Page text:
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Figure 13 shows the distribution of $\langle B_z\rangle$ in our observations, derived from the longitudinal flux after division by the area A(cf. Eq. (2)); the bin size was 0.5 G. The distribution shows a maximum near 2 G, but is otherwise in good agreement with a monotonically increasing probability at weaker fluxes (solid red line, exponential decay law). The difference between the exponential decay and the observed distribution for $\Phi< 2$ G only covers a small area of far less than 10% relative frequency (red filled area in the upper panel of Fig. 13 from 0 to 2 G, see the inlet). In the double-logarithmic display in the lower half, we displayed the first 7 histogram points with crosses. It can be clearly seen that from high fluxes up to the maximum probability value the points closely follow an exponential law; only the first four points corresponding to the weakest fluxes below 2 G deviate from the principal trend. Since the noise imposes a hard threshold on the detection of the lowest magnetic fluxes, we believe that the occurrence of the maximum is fully artificial. Very weak fluxes produce increasingly weaker polarization signals that can escape detection completely or are eventually rejected by the inversion threshold. Pietarila Graham et al. (2009) claimed that the distribution of the magnetic flux density cannot be determined from observations because of the peaked appearance of the probability distributions as in Fig. 13. However, given the small deviation between the observed distribution and an exponential decay law predicted by MHD simulations, we propose that the probability distribution function of magnetic flux can be derived from observations when one considers that the weakest fluxes must escape detection because of the noise level.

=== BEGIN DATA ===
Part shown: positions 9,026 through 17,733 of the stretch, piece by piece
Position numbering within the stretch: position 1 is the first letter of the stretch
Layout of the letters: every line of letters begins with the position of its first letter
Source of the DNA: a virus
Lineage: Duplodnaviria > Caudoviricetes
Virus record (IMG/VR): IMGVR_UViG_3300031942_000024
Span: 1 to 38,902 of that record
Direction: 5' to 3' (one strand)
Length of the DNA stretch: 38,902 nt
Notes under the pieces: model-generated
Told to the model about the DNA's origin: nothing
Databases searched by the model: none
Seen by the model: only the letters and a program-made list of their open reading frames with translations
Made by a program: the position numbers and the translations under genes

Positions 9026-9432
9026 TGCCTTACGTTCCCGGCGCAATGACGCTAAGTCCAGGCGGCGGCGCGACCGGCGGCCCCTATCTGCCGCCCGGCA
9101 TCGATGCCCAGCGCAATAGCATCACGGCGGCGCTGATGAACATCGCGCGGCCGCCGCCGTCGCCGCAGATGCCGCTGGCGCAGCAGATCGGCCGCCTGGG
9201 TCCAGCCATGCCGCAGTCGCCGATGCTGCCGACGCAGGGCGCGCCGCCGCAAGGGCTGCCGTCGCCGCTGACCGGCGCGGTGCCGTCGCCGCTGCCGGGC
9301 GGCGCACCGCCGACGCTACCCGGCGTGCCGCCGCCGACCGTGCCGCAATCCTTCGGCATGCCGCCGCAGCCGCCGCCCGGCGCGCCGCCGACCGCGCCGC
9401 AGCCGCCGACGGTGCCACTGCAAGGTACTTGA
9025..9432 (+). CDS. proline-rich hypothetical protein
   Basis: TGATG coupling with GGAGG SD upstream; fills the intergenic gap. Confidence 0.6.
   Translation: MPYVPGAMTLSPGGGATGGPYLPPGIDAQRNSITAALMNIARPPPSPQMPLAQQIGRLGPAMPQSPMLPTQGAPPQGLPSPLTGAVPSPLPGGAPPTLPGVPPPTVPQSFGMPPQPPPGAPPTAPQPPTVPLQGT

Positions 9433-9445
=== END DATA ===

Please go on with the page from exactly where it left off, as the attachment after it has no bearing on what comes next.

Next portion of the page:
Using the strongly Zeeman-sensitive IR lines at 1.56 $\mu$m, it is possible to disentangle the field strength B on the part of the surface that is covered by fields from the area filling fraction f of the magnetic structure that is almost certainly unresolved. This makes an important difference to the calculation of the magnetic flux density, compared with the spectral lines at 630 nm used by the HINODE spectropolarimeter and in the work of Pietarila Graham et al. (2009). The 630 nm lines are in the weak-field limit for the weak magnetic fields of the quiet Sun, i.e., they are sensitive to a strong interplay between thermodynamics and magnetic field properties, as also demonstrated in Appendix B. It is more difficult to determine Band f accurately for these lines, even if one carefully considers the thermodynamics (Martínez González et al. 2006b).